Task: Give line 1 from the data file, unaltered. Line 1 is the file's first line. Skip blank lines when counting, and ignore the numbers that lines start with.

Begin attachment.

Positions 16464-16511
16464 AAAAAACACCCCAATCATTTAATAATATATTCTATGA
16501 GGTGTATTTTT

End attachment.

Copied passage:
Positions 16464-16511